Blackwater, USA: Reaping war racket rewards

I walked deeper into the French Quarter down Bourbon Street, and sure enough, I found a handful of Blackwater guys sort of congregating on a corner. I went up and started talking to them. I was with a female colleague, and they were very interested in her chest. While they were staring at her chest, I was asking questions of them. I said, “So what are you guys doing down here?”

They said, “We’re going to help.”

I said, “Who sent you down here?”

They said, “Our boss.”

I thought to myself, unless your boss is the president of the United States, the governor of the state of Louisiana, or the chief of police of New Orleans, something is really fishy here.

I started pressing them as to who they were working for, and they hemmed and hawed. One of them had a name tag that said “Operation Iraqi Freedom,” and he was talking about his explosion-proof BMW that he had over in Iraq and how this is a vacation for him and he wants to get back to where the real action is and there is not enough real action here in New Orleans, whatever that meant.

I found that disturbing. As we talked, I pressed them, saying, “But who authorized you to have M4s and be riding around in unmarked vehicles?”

One guy finally pulled under his flak jacket and whipped out a gold badge, and said, “I was deputized by the governor of the state of Louisiana.” He told me in the course of the conversation, “We’re authorized to use lethal force if we deem it necessary.”

I said, “Were you hired by the state of Louisiana?”

He was kind of looking at his friends. Then I heard a guy on his cell phone in the background, saying, “You don’t want to work for Blackwater down here. They’re only paying $350 a day.”

$350 a day for these guys to be down there? Then another guy said something about a Department of Homeland Security camp that they were staying at outside of New Orleans. I said, “Are you working for the Department of Homeland Security?” At that point the guy said, “Way above my pay grade.” I kept asking and wasn’t getting anywhere finding out what they were doing. I asked what their ultimate mission was, and they said, “We’re here to confront criminals and stop looters.”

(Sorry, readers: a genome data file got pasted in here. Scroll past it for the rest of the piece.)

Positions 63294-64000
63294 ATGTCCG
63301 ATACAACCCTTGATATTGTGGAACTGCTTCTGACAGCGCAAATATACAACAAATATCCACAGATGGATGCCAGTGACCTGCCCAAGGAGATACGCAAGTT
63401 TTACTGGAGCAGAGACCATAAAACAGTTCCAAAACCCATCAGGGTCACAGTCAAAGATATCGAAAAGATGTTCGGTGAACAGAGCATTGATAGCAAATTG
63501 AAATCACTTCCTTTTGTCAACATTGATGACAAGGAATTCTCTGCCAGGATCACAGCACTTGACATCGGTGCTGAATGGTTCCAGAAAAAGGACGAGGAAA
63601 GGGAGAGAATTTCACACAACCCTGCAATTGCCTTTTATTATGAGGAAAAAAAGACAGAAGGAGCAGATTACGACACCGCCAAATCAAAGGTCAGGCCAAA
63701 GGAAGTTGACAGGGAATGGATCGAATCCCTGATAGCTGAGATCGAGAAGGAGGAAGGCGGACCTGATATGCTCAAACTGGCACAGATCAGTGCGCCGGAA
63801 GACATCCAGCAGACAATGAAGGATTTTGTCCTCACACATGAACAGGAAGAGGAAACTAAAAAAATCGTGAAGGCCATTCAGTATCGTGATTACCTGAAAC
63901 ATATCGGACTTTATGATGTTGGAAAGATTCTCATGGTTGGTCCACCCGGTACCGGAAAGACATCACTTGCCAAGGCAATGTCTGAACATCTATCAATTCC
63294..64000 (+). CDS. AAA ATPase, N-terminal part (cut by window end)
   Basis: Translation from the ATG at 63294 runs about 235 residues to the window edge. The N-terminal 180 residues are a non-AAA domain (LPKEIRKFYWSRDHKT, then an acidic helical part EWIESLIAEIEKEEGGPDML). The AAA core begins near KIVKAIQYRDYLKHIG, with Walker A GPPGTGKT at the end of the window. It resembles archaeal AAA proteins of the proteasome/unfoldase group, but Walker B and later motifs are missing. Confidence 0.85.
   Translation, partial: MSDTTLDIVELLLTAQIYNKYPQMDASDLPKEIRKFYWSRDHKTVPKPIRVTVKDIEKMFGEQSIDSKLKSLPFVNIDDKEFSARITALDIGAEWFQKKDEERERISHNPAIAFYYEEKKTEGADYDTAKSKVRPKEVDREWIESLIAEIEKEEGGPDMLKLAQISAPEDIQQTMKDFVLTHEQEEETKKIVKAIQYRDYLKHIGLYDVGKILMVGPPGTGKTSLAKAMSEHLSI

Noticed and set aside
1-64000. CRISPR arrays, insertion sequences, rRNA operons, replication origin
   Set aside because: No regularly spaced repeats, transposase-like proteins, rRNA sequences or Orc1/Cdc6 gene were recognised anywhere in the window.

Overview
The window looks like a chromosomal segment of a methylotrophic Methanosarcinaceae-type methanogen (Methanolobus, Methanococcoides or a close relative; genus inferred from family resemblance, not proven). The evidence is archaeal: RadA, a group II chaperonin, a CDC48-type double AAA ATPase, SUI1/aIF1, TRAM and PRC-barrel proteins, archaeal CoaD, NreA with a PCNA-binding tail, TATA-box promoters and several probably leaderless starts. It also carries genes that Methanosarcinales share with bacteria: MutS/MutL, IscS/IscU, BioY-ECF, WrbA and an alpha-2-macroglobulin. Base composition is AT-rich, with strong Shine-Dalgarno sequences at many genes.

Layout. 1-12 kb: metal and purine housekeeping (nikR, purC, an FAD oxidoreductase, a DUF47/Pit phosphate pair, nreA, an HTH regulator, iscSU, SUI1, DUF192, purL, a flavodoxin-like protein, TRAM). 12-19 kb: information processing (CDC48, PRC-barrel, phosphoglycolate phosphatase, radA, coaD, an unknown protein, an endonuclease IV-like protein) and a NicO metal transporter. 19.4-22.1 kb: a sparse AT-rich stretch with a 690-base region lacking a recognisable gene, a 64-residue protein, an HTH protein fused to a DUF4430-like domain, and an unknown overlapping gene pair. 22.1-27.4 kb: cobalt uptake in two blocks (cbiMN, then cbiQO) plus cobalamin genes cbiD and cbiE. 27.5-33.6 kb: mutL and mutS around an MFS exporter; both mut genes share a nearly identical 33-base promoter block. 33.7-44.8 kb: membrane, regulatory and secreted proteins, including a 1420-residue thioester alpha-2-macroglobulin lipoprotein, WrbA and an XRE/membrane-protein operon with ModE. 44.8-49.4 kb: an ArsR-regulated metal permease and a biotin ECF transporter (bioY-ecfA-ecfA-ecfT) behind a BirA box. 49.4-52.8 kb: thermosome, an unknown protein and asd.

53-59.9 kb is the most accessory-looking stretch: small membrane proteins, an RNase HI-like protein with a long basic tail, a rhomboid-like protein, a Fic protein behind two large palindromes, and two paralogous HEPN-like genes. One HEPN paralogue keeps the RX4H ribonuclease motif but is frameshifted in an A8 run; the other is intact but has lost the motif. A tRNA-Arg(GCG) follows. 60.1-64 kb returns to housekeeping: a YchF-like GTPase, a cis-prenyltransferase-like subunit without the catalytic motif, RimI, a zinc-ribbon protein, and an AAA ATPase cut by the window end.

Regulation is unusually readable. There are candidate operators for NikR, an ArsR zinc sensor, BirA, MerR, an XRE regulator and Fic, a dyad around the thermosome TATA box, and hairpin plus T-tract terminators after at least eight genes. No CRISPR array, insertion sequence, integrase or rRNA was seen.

But they wouldn’t tell me who they’re working for.


It turns out I was able to get Blackwater’s contract with the Bush administration. When the Bush administration sent the National Guard over to Iraq and Afghanistan, they turned around and hired a politically-connected private mercenary army to deploy on the streets of a U.S. city. I got Blackwater’s contract with the Department of Homeland Security Federal Protective Service. Blackwater billed taxpayers $950 per man per day, and they didn’t have just a couple dozen guys. At one point they had 600, stretching from Texas through Mississippi and the Gulf. They were pulling in $240,000 a day.

Blackwater gave back to the hurricane Katrina effort. It held a fundraiser in November, 2005. Paul Bremer was the keynote speaker. The event raised $138,000 which was given to the Red Cross. I don’t even know if the Red Cross has arrived in New Orleans yet.

Blackwater was not only working for the Bush administration in New Orleans engaged in these security operations of confronting criminals and stopping looters, but they also worked for private business owners. In fact, in many ways, it was sort of the Baghdad on the Bayou. All these war contractors descended on the place. The same guys who were connected in Iraq were now connected instantly in New Orleans and Mississippi and Texas.

Blackwater Mercenary Camp

Blackwater USA, part of the Prince Group and one of the largest private military contractors in the world, has proposed “Blackwater West” to be built in a valley just north of the small town of Potrero, in East San Diego County. The facility will comprise 824 acres, and includes a portion of the Cleveland National Forest. The valley is one of a chain of valleys starting in Descanso, part of the original two-million acre preserve originally designated by Teddy Roosevelt. Since then, it has been reduced to 650K acres, and swiss-cheesed with private ownership. This valley has been used as a chicken ranch.

‘Blackwater’s War Profiteering Cause of Fallujah Deaths’

(The Nation) May 2006 – When Scott Helvenston set off for the Middle East, his family thought he was going to be working on Blackwater’s high-profile job of guarding the head of the US occupation, Paul Bremer. At $21 million, it represented the company’s biggest contract in Iraq. As it turned out, Helvenston was slated to carry out a far less glamorous task. John Potter had recently teamed Blackwater up with a Kuwaiti business called Regency Hotel and Hospital Company, and together the firms won a security contract with Eurest Support Services (ESS), guarding convoys transporting kitchen equipment to the US military. Blackwater and Regency had essentially wrestled the ESS contract from another security firm, Control Risk Group, and were eager to win more lucrative contracts from ESS in its other division servicing construction projects in Iraq.